Understanding your risk tolerance is complex, and the standard questionnaire provided by financial planners may not capture an accurate picture. One reason is they sometimes combine different aspects of the risk profile that should be assessed separately. Words such as “tolerance” and “capacity” are often used interchangeably. In fact, they are quite different.
Risk capacity is a measure of your financial ability to sustain risk. In a practical financial planning context, risk capacity is measured in terms of an individual’s asset base, withdrawal, liquidity needs, and time horizon. For example, if you need to fund retirement withdrawals of $20,000 a year from an asset base of $1 million starting 10 years from now, you would have a very high capacity for risk. You will still have ample means to sustain your retirement goals even if you experience several years of portfolio underperformance.
However, if you need to fund retirement withdrawals immediately at $40,000 a year from an asset base of $500,000, you have a much smaller capacity for risk. Your plan will fail with anything less than strong portfolio returns from the very start. Therefore, you would have very little capacity to take risks.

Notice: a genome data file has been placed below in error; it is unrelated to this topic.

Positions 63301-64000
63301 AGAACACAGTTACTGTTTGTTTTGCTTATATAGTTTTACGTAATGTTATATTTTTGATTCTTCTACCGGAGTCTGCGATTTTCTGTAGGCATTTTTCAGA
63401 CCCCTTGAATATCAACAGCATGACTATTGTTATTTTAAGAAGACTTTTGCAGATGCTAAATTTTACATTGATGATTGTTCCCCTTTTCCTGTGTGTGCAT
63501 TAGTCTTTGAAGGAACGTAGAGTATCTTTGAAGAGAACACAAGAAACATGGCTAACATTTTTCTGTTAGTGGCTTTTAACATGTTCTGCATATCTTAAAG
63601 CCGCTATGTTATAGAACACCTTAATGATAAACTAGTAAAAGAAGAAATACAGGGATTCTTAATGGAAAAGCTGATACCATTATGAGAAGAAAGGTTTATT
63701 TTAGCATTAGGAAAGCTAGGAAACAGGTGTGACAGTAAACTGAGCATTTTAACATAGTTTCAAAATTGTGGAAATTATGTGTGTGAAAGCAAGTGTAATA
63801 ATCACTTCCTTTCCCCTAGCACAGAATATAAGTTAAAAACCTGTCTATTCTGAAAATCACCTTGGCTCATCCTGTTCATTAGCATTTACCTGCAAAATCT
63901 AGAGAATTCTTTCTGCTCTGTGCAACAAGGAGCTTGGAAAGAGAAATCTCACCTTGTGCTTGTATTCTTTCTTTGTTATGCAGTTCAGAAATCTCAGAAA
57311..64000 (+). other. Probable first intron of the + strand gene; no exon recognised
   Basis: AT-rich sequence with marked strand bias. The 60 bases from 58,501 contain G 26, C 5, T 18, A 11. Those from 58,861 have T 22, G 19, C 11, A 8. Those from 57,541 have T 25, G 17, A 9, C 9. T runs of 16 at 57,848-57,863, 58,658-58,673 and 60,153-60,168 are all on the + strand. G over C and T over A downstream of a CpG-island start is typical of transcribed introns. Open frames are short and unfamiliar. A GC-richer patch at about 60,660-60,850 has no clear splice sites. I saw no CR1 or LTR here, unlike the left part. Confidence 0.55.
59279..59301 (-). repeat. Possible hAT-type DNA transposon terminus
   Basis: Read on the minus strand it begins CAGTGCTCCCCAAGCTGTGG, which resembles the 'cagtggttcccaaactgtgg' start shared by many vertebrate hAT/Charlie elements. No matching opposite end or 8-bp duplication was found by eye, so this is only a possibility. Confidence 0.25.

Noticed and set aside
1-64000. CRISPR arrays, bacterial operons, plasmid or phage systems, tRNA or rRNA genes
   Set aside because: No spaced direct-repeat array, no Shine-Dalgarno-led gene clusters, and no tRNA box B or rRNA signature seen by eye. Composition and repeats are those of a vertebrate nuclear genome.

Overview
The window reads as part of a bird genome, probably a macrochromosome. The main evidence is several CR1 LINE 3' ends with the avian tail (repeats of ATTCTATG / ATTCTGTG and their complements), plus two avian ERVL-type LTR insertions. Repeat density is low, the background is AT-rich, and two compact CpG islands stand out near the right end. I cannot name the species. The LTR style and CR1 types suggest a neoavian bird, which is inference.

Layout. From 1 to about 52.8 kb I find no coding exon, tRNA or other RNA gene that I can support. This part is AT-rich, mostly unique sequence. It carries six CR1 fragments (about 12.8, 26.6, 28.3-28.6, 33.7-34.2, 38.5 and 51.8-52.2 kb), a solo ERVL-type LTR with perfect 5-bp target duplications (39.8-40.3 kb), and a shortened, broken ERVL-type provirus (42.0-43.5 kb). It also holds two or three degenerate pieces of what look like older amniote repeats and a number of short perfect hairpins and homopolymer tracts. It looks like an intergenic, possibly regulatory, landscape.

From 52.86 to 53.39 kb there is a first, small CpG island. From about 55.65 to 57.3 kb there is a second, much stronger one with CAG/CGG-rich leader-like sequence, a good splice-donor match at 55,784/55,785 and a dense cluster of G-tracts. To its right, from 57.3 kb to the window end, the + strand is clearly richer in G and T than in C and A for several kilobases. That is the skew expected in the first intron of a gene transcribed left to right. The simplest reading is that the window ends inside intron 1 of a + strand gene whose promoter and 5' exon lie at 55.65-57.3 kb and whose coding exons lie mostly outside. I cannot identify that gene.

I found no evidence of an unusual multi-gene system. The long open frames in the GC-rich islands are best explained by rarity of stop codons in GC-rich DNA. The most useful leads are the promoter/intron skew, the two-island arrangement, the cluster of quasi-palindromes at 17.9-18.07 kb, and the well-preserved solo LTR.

Risk capacity is all about the financial aspects of your ability to sustain a market decline without suffering an unacceptable loss of lifestyle or quality of life now or in the future. While risk capacity is about your financial ability to sustain underperformance in pursuit of higher returns, risk tolerance measures your willingness to enter such a tradeoff in the first place.
Risk tolerance measures your ability to handle risk emotionally. It evaluates your willingness to take on the risk of receiving lower returns in exchange for the possibility of earning higher ones. This pure aspect of an individual’s risk tolerance has nothing to do with risk capacity.
Advisors, therefore, must be cautious about not leading their clients to particular decisions by imprinting their own risk tolerance onto the client, through how they ask questions, frame the discussion, or communicate non-verbally.
The combination of your financial risk capacity and emotional risk tolerance creates the foundation on which an overall portfolio can be created to determine appropriate investment solutions. Do you fully understand what risk means to you?
D. Scott Peterson is CEO and head investment manager for Peterson Wealth Management. If you wish to contact him call 775-673-1100 or visit PetersonWM.com.